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Jeremy Corbyn, Danny "The Fink" Finklestein And Why Labour Must Return To The Left

21/07/2015 11:05 BST | Updated 19/07/2016 10:59 BST

I sometimes question why I continue to watch mainstream political shows: Newsnight, Question Time, This Week, C4 News with Jon Snow's whacky socks. Invariably, I find myself descending into Orwellian territory - my two minutes of hate - as I hurl a wave of expletives at the haunted "telescreen".

Of course, I keep on watching; like a good citizen I want to stay informed and vigilant; perhaps I even fear being stopped on the street by a talking-head journo and, due to my ignorance on who recently shafted whom in Westminster, made to look a fool.

Regardless of my reasons, on Thursday night (16th July 2015) I sat down to watch Newsnight. They were talking about Jeremy Corbyn and his chances of winning the Labour leadership, and/or a general election.

The piece opened with a shot of an impassioned Corbyn talking at a rally:

'It is wrong, it is immoral, it is unnecessary, that anyone should be sleeping on the streets of Britain.'

I nodded, continuing to like and respect Jeremy Corbyn; further imagining how refreshing it would feel to have genuine choice at the next ballot box; to have significant policy differences between the two major parties.

As you can imagine, not everyone agrees with such a sentiment, though:

Chuka Umunna (Shadow Business Secretary): 'I don't have a problem with Jeremy personally, but what I do have a problem with is his positioning and politics. I don't think it's a politics that can win. If you are a Conservative, what kind of politics would you want to win; it would be the politics people associate with Jeremy: weak on defence at a time when global threat is rising, more generous benefits for those who can work, but refuse to work, and mismanagement of our economic finances.'

Chuka, whilst sounding increasingly like a zealous Tory minister, went on to talk about the need to avoid Tory "traps", for Labour to "box clever" and not simply lurch to the left.

And in small part, he's right: Labour must box clever, but they must first identify where the real traps are, and who is really setting them.

Newsnight moved the debate back into the studio: between Zoe Williams, writer for The Guardian, and Danny "the Fink" Finkelstein, Baron of Pinner and Associate Editor of The Times.

Zoe Williams kicked-off: "It's really interesting to hear everything Corbyn says portrayed as a really bizarre, radical-left idea, because a lot of what he thinks are actually majority positions. You'll get a lot of people in the army saying the defence structure as we have it is for yesterday's war and not tomorrow's war; Trident is for old school blocks of allies and opponents, and not for agile terrorist-style threats. There's a majority support for renationalising the railways, there's a majority support for building social housing to be owned by the state and paid for by the state.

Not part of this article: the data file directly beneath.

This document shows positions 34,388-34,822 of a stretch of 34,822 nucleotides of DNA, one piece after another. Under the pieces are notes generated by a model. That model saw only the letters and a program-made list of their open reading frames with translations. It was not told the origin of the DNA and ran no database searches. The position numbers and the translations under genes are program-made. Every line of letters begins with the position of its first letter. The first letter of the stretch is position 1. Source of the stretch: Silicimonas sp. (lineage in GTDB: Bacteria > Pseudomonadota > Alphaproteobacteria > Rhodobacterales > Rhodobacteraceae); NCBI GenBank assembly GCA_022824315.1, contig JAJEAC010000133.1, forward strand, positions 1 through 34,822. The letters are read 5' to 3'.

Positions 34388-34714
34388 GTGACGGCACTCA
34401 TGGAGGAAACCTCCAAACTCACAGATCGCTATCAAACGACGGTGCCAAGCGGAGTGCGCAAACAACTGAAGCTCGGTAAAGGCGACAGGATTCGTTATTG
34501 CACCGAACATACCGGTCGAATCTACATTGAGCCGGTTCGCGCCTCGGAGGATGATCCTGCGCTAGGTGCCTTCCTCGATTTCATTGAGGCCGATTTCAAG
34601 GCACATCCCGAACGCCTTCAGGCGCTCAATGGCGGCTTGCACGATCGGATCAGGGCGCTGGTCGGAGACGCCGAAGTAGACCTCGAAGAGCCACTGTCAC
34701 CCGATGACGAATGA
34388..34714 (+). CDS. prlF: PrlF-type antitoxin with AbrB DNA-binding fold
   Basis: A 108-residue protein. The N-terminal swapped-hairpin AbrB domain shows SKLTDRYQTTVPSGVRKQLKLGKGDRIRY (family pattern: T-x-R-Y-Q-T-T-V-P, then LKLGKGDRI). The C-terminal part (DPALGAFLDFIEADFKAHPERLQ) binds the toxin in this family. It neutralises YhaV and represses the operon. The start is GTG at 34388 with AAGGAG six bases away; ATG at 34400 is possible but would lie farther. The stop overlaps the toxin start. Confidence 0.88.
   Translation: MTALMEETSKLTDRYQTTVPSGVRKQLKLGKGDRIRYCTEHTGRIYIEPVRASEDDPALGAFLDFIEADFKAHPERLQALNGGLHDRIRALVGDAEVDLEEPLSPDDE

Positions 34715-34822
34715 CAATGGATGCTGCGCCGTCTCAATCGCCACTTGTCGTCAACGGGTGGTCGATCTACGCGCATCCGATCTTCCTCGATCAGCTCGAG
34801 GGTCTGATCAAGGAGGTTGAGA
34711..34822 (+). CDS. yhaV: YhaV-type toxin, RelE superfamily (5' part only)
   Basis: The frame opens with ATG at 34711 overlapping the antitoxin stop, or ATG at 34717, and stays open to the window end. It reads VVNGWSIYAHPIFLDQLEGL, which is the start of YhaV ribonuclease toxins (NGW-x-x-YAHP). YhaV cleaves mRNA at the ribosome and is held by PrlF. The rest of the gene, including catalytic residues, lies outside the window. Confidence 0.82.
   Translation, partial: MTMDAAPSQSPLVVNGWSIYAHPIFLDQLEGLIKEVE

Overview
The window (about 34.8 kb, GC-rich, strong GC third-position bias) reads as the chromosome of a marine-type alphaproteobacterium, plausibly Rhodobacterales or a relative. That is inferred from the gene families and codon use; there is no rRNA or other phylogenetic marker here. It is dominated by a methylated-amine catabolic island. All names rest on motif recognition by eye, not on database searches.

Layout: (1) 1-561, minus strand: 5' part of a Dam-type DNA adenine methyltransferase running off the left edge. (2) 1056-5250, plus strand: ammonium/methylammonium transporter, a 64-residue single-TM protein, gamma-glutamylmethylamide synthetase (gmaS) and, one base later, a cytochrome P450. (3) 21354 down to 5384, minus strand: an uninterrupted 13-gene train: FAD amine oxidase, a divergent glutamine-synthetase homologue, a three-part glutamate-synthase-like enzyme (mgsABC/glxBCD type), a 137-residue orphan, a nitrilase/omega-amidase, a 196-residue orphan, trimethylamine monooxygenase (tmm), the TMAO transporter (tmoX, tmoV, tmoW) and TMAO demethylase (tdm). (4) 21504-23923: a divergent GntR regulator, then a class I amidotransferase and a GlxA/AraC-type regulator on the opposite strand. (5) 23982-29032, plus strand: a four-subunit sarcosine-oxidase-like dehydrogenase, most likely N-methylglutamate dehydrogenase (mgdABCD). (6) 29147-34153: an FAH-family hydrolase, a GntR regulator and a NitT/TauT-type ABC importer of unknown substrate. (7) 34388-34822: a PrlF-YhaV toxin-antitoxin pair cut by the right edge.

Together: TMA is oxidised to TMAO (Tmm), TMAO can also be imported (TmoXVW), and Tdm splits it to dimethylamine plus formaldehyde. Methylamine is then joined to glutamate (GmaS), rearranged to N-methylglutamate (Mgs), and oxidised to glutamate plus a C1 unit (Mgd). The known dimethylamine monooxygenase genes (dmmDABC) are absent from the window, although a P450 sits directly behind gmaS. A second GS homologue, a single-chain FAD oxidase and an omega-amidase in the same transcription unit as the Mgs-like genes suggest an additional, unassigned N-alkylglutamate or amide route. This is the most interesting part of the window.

So the idea that he's actually articulating something bizarre, I think is in itself strange."

I agreed with Zoe Williams, so much so it led me to beg the question:

Why are the views of Jeremy Corbyn being represented as "bizarre" "far out" or "radical"? Bizarre to whom? Whose agenda dictates what is usual and what is unusual?

The quick and obvious answer: the media's - or more to the pressing point, the owners of the various media outlets, and the various complex and multifaceted, private and corporate interests they represent.

Certainly, when we factor in the issue of media bias, it becomes less and less "bizarre" to comprehend why Jeremy Corbyn's detractors would seek to marginalise and undermine him as a legitimate candidate worthy of real consideration.

Indeed, it would actually be bizarre to expect a media, owned and controlled by the super-rich to seek to represent Jeremy Corbyn (a man who would ultimately seek to raise tax revenues on the very richest) in a fair or impartial manner.

Cue the affable Danny "the fink" Finkelstein:

"Let's look at this from a Conservative point of view - it would definitely make it much easier for the Conservative Party to be re-elected if Jeremy Corbyn was the leader of the Labour Party. He'd move them to be more intensely appealing to a smaller number of people who already vote Labour... ...It's the move you make if you don't think you're going to win the next General Election. Now here's a funny thing, I think Labour could win the next General Election if it had a prime ministerial candidate!"

Zoe Williams countered by arguing what counts as centre ground today was considered right wing only five years ago: specifically, attitudes toward wealth creation and benefit culture.